As this year’s baseball season is winding down, we thought it would be nice to take a look at Tim Elmore’s October 2014 article on lessons Derek Jeter learned from his Dad.
The sports world was consumed this summer with Derek Jeter’s farewell to the New York Yankees (and baseball fans everywhere). He got applause from every ballpark because Jeter played the game with class. He ended his career at Yankee stadium with a walk-off single that won the game. He worked hard, kept a great attitude, was a great teammate, and was very competitive—but never once, in 2,903 games of major league baseball, did he get ejected from a game. Yep, he is different.
When asked how and where he learned to play the game—he refers to his father. From his own lips, here are eight lessons we learn about leading kids from Derek Jeter’s dad:
- Never let anyone outwork you.
Derek said he watched his dad work relentlessly as a substance abuse counselor. He never claimed to have the biggest talent, but he taught his kids to “work hard and never let anyone outwork you.” That way, it’s not about giftedness but work ethic.
- Inspire your followers by doing what you want done.
Derek’s dad modeled the way in everything from optimism to passion to fun around the house. Derek said his proclamation that he’d play shortstop for the Yankees came from his dad who played college baseball: “I wanted to be like him.”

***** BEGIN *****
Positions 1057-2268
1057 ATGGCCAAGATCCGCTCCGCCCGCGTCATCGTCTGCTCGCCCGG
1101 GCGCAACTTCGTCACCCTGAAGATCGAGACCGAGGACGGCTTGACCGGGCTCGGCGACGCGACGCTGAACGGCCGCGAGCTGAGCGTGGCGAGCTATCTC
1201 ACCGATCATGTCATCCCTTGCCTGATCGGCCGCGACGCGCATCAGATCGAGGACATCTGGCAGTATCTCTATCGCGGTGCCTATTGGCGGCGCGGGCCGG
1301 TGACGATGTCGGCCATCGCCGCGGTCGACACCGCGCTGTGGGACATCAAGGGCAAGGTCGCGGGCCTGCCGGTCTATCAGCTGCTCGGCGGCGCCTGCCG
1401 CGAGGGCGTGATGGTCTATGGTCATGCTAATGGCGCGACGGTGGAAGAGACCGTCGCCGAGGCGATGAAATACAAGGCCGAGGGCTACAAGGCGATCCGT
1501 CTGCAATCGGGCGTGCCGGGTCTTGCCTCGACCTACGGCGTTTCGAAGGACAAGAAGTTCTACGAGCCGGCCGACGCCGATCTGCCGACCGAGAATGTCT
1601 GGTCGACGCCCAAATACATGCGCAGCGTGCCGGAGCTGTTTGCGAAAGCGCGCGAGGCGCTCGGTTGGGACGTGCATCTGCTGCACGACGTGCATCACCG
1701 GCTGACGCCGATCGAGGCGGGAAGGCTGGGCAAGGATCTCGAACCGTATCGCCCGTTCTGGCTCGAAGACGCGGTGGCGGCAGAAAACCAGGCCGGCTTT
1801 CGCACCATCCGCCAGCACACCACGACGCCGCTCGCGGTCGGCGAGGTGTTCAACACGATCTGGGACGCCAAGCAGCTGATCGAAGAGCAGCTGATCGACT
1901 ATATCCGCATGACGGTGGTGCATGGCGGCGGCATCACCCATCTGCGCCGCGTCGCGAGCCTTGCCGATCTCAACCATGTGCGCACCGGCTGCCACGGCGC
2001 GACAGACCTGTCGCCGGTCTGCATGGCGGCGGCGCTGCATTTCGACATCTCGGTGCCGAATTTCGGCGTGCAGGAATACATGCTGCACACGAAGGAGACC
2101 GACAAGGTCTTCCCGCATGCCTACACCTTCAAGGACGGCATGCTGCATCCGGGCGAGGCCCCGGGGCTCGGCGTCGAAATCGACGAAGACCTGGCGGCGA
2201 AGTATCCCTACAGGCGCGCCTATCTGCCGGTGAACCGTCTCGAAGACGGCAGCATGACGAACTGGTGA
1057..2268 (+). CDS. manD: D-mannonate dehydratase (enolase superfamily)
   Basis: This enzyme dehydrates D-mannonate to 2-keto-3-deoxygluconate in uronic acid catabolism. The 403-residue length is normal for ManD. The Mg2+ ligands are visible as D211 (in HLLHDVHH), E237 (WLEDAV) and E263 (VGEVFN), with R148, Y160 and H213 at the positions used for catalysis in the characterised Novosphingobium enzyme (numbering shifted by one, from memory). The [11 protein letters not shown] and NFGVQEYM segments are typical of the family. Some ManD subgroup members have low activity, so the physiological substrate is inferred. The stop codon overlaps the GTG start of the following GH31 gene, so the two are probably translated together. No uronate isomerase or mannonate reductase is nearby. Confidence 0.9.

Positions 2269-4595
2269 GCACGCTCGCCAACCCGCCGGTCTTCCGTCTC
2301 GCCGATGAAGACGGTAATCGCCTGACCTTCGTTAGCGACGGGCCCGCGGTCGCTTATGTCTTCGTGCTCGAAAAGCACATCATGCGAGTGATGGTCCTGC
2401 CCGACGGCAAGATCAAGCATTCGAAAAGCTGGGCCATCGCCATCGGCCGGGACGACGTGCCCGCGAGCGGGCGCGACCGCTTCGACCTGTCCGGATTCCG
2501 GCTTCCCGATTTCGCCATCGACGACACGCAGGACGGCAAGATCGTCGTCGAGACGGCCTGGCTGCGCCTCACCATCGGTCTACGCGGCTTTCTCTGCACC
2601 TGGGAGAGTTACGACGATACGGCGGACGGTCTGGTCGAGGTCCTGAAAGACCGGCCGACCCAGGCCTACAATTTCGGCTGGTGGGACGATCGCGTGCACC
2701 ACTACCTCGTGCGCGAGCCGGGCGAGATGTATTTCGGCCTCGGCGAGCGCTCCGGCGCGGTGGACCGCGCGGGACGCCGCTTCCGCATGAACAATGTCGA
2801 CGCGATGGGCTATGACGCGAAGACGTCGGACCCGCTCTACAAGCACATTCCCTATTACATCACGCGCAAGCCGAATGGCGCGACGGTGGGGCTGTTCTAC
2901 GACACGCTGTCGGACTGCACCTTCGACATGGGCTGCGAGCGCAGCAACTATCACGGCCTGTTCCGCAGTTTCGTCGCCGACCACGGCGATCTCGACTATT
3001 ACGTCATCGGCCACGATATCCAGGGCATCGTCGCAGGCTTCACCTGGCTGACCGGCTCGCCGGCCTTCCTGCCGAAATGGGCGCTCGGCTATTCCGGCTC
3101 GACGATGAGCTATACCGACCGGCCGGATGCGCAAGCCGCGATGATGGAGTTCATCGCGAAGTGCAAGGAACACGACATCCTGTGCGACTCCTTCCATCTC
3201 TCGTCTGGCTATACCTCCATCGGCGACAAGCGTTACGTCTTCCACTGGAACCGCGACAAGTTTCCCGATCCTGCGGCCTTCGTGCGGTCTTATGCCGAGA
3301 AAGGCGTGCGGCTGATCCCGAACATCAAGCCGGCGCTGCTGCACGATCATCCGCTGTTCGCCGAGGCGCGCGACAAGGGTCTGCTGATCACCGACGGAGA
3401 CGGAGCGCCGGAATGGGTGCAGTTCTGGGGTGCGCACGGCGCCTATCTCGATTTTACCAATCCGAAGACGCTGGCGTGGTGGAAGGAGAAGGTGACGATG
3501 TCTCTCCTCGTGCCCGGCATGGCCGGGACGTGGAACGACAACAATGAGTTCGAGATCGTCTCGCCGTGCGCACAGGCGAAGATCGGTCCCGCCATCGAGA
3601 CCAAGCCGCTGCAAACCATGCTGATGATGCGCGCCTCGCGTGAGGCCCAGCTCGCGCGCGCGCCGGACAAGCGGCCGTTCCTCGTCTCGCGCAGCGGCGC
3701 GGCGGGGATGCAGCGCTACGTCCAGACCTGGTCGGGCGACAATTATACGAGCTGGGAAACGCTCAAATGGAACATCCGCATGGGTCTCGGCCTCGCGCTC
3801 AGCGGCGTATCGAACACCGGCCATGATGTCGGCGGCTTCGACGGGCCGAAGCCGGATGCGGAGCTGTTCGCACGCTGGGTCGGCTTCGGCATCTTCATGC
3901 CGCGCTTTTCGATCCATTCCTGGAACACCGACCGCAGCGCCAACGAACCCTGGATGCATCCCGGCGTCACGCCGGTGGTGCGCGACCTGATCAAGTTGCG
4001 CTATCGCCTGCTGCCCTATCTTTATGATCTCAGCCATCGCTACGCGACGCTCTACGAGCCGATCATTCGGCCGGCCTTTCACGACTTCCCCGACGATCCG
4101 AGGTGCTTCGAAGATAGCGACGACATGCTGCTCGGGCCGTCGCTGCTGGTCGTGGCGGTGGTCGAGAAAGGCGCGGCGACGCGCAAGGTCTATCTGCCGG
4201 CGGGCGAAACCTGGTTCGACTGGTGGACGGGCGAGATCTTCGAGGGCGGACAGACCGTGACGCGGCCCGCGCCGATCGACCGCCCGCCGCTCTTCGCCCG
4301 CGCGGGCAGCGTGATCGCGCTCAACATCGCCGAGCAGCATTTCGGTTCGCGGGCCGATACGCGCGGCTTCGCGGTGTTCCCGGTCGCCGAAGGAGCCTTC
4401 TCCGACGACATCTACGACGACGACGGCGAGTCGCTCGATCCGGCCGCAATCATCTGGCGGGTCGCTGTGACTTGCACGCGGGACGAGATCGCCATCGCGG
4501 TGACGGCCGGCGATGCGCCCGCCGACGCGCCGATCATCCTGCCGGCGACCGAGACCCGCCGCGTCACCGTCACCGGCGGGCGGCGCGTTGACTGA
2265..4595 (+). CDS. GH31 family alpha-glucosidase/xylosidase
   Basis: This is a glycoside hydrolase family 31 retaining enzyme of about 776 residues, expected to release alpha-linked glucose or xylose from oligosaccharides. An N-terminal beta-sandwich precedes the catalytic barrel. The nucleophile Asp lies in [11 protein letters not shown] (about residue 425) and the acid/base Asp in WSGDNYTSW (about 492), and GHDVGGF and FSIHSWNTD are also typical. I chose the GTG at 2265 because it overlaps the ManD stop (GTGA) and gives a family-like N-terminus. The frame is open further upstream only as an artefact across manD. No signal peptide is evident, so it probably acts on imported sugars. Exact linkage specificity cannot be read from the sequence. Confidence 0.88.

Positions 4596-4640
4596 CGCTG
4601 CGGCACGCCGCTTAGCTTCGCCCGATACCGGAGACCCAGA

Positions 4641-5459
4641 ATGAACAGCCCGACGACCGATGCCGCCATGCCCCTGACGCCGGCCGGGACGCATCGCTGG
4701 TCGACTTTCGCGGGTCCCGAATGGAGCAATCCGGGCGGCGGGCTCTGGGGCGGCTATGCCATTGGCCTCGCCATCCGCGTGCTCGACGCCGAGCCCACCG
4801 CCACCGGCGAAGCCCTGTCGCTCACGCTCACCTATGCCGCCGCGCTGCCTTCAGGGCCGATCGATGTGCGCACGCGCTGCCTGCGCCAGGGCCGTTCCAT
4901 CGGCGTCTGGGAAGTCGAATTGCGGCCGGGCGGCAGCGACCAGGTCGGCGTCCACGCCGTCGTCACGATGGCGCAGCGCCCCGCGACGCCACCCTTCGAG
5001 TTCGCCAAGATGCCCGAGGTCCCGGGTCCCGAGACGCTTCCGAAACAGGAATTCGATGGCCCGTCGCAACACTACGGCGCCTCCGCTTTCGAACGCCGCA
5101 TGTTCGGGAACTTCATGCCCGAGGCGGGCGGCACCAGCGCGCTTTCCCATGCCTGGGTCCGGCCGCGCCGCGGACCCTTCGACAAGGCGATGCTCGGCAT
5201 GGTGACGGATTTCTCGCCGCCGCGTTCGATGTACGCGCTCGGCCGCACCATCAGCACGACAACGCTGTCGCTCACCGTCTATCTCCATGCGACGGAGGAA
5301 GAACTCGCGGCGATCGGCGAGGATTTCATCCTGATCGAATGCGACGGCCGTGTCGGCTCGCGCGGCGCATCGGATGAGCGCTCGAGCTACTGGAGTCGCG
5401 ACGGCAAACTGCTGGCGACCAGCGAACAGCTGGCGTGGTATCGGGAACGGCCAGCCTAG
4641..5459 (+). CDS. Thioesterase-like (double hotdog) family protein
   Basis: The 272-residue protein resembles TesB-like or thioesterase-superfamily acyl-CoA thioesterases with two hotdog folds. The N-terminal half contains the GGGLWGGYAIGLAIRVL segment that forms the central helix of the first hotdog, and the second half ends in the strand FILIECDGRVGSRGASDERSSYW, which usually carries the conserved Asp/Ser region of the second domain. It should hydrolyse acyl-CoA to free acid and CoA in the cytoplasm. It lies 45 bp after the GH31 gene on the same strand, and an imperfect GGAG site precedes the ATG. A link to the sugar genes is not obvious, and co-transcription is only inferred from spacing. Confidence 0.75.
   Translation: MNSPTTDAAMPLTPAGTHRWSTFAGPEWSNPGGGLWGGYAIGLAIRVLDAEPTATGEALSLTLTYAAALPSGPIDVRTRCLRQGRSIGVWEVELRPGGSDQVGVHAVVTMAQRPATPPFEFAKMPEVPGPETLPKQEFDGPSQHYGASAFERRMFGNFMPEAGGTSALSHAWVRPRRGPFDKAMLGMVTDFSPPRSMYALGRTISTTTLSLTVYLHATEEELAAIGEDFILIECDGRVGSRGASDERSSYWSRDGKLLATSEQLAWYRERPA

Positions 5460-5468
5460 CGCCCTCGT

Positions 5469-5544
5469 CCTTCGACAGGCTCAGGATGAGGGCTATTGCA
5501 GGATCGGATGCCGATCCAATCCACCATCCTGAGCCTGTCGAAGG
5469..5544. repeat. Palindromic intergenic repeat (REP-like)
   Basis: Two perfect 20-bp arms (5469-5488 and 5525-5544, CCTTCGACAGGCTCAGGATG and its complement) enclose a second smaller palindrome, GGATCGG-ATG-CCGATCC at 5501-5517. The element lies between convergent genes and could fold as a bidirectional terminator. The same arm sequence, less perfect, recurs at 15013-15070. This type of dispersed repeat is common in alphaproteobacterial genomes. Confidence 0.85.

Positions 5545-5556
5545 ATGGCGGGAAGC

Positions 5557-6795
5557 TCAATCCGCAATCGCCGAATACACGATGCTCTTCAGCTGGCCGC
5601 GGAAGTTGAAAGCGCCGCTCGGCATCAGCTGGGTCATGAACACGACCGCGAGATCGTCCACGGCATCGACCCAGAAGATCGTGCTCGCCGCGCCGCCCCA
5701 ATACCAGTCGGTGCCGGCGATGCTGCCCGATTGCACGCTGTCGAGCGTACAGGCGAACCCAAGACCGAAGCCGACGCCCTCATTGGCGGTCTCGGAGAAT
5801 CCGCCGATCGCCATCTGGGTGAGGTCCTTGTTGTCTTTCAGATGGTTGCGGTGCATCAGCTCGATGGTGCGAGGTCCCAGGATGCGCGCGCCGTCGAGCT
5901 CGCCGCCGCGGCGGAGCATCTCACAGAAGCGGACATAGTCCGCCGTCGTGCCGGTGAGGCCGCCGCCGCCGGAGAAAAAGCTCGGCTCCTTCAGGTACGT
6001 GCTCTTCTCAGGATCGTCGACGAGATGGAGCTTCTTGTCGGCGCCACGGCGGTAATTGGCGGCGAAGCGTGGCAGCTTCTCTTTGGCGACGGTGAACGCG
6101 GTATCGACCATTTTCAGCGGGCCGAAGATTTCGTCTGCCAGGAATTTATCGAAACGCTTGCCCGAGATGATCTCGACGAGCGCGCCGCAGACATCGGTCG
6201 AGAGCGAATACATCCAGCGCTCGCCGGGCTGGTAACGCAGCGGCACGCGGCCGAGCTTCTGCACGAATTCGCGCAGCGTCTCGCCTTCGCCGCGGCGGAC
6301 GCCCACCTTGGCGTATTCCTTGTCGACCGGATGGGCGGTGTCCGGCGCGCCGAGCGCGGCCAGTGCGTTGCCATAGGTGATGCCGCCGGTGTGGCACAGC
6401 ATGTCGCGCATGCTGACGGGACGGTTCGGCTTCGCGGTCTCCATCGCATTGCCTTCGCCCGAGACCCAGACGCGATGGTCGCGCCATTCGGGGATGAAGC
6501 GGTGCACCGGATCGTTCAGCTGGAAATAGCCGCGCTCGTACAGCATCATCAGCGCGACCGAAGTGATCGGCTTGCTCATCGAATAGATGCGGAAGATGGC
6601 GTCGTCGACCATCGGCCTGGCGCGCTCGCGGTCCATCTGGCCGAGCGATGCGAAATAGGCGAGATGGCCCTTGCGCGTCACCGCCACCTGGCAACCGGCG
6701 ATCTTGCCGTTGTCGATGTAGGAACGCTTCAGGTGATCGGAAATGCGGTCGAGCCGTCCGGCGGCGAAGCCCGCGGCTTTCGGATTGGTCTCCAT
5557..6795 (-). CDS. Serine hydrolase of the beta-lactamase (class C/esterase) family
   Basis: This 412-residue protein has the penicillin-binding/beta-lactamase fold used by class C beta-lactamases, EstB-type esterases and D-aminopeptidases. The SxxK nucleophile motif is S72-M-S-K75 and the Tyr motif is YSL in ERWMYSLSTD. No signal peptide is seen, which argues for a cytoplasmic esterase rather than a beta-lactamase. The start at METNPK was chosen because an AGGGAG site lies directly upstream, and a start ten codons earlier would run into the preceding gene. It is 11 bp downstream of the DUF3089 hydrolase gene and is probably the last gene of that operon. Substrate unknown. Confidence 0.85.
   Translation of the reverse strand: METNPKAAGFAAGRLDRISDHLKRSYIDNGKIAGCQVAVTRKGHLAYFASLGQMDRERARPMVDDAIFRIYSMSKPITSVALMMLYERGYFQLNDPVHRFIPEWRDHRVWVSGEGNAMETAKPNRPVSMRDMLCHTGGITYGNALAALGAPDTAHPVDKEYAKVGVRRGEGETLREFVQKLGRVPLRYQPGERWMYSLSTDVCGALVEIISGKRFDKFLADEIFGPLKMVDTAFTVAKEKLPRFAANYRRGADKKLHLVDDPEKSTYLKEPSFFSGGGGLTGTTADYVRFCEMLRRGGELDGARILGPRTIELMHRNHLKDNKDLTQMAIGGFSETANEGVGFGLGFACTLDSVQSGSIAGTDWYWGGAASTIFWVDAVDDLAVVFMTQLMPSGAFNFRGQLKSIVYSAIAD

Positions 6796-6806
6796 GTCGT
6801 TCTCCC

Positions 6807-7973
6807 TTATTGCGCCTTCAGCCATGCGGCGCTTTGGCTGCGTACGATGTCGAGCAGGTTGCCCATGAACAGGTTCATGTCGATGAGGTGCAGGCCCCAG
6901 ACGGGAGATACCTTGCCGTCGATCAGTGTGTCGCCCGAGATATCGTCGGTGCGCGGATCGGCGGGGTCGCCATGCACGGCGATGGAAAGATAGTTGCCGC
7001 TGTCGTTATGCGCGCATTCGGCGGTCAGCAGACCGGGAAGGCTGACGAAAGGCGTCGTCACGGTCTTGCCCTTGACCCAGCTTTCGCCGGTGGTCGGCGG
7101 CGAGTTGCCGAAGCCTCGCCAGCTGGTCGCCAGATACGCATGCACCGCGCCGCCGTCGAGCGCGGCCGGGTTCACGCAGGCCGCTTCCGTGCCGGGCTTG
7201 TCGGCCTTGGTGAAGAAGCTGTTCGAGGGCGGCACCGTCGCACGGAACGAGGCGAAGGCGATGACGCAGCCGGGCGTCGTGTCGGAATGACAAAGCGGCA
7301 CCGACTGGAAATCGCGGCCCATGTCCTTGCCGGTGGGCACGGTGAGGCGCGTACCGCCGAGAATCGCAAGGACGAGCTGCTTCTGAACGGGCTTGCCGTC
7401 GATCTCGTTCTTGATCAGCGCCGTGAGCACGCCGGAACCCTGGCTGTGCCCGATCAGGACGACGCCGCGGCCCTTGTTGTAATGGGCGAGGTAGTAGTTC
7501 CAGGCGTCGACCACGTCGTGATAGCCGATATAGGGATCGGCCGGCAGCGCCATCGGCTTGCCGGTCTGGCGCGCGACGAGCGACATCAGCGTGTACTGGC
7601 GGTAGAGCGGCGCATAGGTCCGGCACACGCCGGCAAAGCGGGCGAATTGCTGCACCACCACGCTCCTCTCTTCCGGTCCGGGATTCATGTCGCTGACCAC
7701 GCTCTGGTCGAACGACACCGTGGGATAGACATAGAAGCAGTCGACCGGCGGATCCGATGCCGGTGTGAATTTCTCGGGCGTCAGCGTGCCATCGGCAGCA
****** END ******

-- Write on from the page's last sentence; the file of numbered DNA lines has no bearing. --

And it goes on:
- Don’t project on kids, but push them when it’s time.
His dad never once pushed him into baseball, but once he showed a passion for it, Jeter’s parents helped fuel it. Many an evening, Jeter and his sister Sharlee could be seen fielding grounders or taking swings in the yard with dad.
- Be tough, but fair.
Like most teens, Derek had clashes with his dad, but he said later, “While he was tough, he was always fair.” Dad would explain the reasons why he’d set up the rules and boundaries in the house. It provided emotional security for the kids.
- Agreements are better than rules.
Every August, Jeter was presented with a contract drawn up by his Dad on a legal pad, permitting him to play sports only if he complied with a series of expectations that included posting high grades, participating in extracurricular activities and avoiding drugs or alcohol. Derek never once violated that contract.
- Explain your leadership values.
Derek remembers, “There were a lot of times when you clash with your parents, but they were pretty good at explaining things. When you’re a kid, you don’t always agree, but my parents were always good at explaining, ‘Why.’” This helps kids follow.
- Err on the side of optimism.
Derek says the greatest lesson he learned from dad was to stay positive. Even in his 32-game slump in 2004, Derek put his uniform on, expecting to get a hit. He’d talk to his dad every day about the potential of that new day. He knew slumps would pass.
- Constantly express appreciation.
Derek tells us, “My parents have always been supportive—daily.” So on Father’s Day, he expects that he’ll tell his Dad, ‘Thanks,’ but that is not anything unusual—Jeter thinks that is an appreciative sentiment that should be relayed more than once every 365 days.
When you lead kids well, the relationship evolves from supervisor to consultant to friend. Their relationship has matured over the years, but Derek Jeter says that he knows with any pressing issue, Dad is still one of the two people he’d turn to first. “We’re more friends than anything,” Jeter said. “I think as I’ve gotten older, you still have the father-son relationship, but we’ve become closer friends. He’s still my Dad, but more so, a friend. I’d definitely go to him first with anything.”
How could a parent or coach want anything more?
P.S. Derek Jeter just wrote a children’s book that has 10 values and life lessons. Here’s the link: http://derekjeterpublishing.com